Giving effect to international obligations
3.80In addition to the Extradition Act 1999, there are two other statutes that aim to give effect to New Zealand’s international extradition obligations: the International Crimes and International Criminal Court Act 2000 and the International War Crimes Tribunals Act 1995.
International Criminal Court
3.81The International Crimes and International Criminal Court Act implements New Zealand’s obligations under the Rome Statute, which established the International Criminal Court (ICC). Part 4 of the Act provides for the arrest and surrender of a person to the ICC in response to a request to do so from the ICC. This is a process that is similar to extradition.
3.82The procedure in Part 4 of the International Crimes and International Criminal Court Act echoes that in the Extradition Act, with the same decision makers being responsible for the different stages in the process. The most significant difference between the extradition process and the surrender of a person to the ICC is that the grounds on which the Minister of Justice can refuse surrender in ICC cases are much more limited.
3.83These two procedures should be aligned in the future. Therefore, we are aware of the need to consider the impact that any reforms to the Extradition Act might have on the International Crimes and International Criminal Court Act. In that regard, we note that particular care needs to be taken with proposals that relate to the decision makers responsible for considering requests for extradition (Chapter 4) and the grounds for refusal (Chapter 8).
International war crimes tribunalsTop
3.84The International War Crimes Tribunals Act 1995 enables New Zealand to cooperate with the United Nations tribunals for prosecuting war crimes in Yugoslavia and Rwanda and any other tribunal given coverage under the Act by declaration. This Act also provides for the arrest and surrender of persons to a tribunal where the Government receives a request from the tribunal.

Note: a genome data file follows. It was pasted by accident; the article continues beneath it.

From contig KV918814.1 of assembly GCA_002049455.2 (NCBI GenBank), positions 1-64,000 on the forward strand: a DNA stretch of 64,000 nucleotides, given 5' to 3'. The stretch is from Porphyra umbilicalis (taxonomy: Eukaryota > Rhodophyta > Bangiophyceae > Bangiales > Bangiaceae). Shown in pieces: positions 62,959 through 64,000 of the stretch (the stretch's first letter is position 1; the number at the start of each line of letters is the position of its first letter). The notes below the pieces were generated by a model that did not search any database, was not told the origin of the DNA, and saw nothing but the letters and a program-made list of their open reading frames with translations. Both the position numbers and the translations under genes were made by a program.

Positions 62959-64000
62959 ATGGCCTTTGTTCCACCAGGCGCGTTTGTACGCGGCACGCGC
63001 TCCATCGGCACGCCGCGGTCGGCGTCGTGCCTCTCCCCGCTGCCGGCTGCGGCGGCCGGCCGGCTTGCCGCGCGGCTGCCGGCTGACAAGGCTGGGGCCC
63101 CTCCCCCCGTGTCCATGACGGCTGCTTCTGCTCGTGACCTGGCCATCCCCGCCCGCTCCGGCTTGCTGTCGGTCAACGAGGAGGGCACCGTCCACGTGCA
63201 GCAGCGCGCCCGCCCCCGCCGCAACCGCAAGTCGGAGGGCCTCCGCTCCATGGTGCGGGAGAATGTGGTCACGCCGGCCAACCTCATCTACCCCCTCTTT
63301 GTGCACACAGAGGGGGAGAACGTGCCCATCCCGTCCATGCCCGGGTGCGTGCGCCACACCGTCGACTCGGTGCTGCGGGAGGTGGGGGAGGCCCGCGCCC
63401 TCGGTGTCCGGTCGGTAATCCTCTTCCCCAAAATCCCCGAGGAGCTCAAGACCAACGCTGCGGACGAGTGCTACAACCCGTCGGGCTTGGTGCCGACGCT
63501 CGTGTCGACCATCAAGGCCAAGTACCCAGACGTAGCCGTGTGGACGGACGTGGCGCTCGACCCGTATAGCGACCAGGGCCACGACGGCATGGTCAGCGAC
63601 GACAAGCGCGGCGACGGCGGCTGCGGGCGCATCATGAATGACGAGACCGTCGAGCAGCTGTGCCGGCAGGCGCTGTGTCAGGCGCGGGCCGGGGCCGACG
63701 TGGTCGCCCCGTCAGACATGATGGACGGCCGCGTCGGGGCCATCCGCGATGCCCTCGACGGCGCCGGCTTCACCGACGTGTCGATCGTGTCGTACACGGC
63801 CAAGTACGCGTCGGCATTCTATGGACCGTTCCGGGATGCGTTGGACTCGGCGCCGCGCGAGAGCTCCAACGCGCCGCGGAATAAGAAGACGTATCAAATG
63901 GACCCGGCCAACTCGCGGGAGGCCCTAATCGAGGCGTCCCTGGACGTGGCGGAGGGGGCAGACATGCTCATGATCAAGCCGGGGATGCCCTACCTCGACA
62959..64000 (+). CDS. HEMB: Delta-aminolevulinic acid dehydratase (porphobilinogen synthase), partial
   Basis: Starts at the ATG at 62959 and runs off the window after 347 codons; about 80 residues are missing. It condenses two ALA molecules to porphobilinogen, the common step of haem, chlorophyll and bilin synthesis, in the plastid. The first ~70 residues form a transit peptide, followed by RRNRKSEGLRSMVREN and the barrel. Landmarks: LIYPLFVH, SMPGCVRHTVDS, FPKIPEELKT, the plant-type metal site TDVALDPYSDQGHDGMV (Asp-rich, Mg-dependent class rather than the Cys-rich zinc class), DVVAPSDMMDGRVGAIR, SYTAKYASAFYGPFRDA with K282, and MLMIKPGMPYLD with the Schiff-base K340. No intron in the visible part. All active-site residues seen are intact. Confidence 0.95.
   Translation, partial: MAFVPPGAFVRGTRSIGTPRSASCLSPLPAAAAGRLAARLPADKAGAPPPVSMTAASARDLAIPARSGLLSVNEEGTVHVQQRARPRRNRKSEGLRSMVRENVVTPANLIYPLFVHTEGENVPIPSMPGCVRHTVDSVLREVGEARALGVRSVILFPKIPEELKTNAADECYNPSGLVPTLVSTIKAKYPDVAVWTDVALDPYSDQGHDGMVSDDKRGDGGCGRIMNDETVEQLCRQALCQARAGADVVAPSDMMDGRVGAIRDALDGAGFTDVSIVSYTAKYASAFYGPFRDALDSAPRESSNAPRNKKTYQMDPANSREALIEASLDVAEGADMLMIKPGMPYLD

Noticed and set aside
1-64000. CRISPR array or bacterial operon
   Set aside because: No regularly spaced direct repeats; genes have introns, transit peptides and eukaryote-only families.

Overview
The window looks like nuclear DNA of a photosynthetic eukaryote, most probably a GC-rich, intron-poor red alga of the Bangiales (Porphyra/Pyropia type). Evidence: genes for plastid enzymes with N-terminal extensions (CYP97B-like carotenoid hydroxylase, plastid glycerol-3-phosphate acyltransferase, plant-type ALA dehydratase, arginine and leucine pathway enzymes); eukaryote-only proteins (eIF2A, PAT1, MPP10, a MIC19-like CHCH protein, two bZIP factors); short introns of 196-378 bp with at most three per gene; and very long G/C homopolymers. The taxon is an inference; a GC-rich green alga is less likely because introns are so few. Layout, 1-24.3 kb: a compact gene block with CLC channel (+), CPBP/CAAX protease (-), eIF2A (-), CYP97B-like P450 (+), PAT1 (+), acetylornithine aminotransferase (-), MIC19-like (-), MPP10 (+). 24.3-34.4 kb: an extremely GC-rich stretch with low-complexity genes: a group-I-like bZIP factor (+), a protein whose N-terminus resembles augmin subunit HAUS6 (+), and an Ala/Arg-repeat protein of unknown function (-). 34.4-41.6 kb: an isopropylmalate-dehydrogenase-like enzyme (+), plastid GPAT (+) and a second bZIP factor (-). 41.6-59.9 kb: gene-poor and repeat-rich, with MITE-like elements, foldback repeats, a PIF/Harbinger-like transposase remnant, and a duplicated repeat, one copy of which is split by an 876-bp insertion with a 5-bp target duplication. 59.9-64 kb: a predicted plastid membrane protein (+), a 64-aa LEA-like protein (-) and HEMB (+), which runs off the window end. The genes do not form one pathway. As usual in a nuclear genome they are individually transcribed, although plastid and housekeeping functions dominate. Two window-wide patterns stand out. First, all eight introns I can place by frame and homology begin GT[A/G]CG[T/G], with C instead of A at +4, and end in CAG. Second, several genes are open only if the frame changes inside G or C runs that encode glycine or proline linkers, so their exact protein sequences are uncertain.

3.85As it preceded the 1999 Extradition Act, the International War Crimes Tribunals Act does not follow the same procedures or have the same decision makers as apply to extradition. Its procedures differ from both the Extradition Act and the International Crimes and International Criminal Court Act: decisions are made by the Attorney-General, and the court only has a role in issuing an arrest warrant, not in the decision to surrender a person. There is one broad ground for declining surrender: that it would be “unjust or otherwise inappropriate to surrender the person”.
3.86It would be preferable for the procedures and decision makers in these three Acts to align. The reality, however, is that there may no longer be a practical need for the International War Crimes Tribunal Act, as the International Criminal Tribunals for Rwanda and Yugoslavia are both in the process of completing their mandates and are closing down.
Q1 How can we achieve making the new Act the primary source of New Zealand’s extradition law but also, where necessary, give effect to New Zealand’s international obligations?
Q2 How should extradition treaties be able to alter the statutory regime?